Your organization retains their image, as people are still 'executed', while the headcount stays more stable. You also gain cool monickers like 'deathless', 'double dead', etc. helping you engender even more of a superstitious fear-aura in the general populace.


Demote them to an unattractive post: For example set up a mining base in Antarctica or Siberia and depending on the severity of their crime have them work there. For example if somebody messed up a paper that doesn't harm the organization too much, congratulate him with his new job as a manager or guard to the Antarctic base. Most people will not want to stay there for too long. If they screw up a bit worse then they can become a miner there for a couple of months.

Irritating 'redemption' courses: Have you employees suffer through something they really don't like. For example administrative personel could be forced into a military boot camp for a few months. The soldiers could be forced to become miners, janitors, construction crew or used for menial tasks for a few months.

These things are in my opinion severe enough to have people rethink messing up again, but not too severe that they will get a grudge out of it.


Look to the Evil Overlord list

Specifically #68: I will spare someone who saved my life sometime in the past. This is only reasonable as it encourages others to do so. However, the offer is good one time only. If they want me to spare them again, they'd better save my life again.

Now I'm not saying it is just a life-saving thing. Instead, work a 'get out of failure' system into your rewards. Every six(?) successes, you earn a credit to fail with no (or at least a greatly reduced) penalty. They can save up as many of the credits as they can earn, but you might want to work in a system that successive failures start to cost additional credits.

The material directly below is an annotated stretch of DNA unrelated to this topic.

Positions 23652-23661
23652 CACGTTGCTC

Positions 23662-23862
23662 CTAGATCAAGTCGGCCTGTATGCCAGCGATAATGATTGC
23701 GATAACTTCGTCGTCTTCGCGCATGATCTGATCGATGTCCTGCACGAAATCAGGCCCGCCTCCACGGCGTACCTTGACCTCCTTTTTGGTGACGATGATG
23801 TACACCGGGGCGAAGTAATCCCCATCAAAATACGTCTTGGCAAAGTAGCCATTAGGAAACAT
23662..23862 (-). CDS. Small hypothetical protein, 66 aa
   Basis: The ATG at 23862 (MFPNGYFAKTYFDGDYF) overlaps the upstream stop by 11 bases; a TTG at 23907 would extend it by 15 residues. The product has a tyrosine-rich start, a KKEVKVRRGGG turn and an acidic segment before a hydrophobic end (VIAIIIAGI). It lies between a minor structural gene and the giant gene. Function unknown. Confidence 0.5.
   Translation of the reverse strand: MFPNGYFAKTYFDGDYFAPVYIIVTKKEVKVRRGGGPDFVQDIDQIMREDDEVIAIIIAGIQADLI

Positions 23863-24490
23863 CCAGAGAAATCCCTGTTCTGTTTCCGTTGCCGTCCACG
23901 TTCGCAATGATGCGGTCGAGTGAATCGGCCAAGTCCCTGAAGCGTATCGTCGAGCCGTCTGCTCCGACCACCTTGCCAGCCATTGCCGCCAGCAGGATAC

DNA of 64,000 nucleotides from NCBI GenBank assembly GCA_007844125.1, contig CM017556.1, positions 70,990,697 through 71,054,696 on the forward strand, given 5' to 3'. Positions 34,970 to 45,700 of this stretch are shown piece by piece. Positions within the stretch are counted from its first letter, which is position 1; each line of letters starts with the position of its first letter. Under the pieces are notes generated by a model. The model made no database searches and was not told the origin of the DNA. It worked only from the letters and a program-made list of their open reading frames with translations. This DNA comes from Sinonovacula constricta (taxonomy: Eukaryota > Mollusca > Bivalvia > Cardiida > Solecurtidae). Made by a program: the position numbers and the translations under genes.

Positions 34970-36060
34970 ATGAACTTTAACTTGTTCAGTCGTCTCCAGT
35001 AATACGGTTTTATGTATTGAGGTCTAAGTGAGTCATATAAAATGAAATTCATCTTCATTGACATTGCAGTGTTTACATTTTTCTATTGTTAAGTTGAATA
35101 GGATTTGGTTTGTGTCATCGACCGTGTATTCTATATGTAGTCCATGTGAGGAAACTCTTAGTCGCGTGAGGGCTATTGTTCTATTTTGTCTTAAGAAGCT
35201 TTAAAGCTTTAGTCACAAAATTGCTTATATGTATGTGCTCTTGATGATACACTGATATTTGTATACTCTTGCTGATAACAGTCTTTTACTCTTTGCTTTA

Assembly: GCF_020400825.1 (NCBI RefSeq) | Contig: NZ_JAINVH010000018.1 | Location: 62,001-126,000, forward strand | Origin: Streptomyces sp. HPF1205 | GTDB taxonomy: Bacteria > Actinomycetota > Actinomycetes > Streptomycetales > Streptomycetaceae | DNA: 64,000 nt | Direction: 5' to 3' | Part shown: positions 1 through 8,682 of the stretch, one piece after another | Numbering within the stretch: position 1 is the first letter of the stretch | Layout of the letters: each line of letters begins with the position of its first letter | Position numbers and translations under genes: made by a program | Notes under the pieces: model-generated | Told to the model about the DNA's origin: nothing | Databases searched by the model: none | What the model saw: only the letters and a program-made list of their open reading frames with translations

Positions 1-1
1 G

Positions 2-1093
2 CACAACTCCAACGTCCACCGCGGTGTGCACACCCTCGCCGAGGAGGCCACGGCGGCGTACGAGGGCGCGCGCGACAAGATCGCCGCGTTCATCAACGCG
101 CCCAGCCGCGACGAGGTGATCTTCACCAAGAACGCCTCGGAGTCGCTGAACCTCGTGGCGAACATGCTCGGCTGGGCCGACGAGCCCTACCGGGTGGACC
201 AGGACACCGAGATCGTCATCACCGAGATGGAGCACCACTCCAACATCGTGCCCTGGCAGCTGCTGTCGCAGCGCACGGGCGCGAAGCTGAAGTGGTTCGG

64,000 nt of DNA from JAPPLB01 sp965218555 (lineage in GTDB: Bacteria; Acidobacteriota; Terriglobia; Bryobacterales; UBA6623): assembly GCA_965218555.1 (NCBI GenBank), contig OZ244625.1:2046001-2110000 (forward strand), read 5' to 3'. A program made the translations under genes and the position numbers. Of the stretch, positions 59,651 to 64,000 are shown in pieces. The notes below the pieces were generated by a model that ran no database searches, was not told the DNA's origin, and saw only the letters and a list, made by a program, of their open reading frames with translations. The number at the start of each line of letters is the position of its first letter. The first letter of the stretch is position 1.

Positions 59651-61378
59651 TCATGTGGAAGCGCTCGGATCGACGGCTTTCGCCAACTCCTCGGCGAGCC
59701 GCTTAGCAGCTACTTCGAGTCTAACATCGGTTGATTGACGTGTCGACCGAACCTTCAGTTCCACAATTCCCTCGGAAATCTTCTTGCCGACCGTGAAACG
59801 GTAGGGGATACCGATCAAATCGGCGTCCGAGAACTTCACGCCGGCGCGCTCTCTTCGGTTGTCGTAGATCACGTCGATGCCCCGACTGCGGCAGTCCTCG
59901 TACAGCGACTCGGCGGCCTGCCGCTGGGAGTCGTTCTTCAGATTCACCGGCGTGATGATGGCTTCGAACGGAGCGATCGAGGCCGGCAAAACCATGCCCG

I like the classic Yakuza trope that you see in the movies where the person who failed offers a finger to the boss as an apology.

If this is a future or fantasy world and someone really botches something they sacrifice their arm to the boss in exchange for their life. Then down the line after earning their place back and completing some really troublesome jobs the boss rewards them with a Bionic Arm or something redeeming them from their past grievance. Now they are an uber badass who has learned their lesson and also seen the worst and best the org has to offer. All the while maintaining the feeling you are going for.

  • $\begingroup$ As far as I know Yakuzas chop their little finger as initiation ritual. $\endgroup$
    – L.Dutch
    Sep 13, 2018 at 16:51
  • $\begingroup$ I saw a movie where they did it as payment for a grievance. I don't know if it's real, I doubt it, but it was pretty intense and gritty. I am thinking of a specific example but I feel like I have seen it more than once. $\endgroup$
    – Simon.y
    Sep 13, 2018 at 22:58

Get them to apply the punishment to their co-workers. Every week someone else is on execution duty, gets a list of buddies to kill for their failures.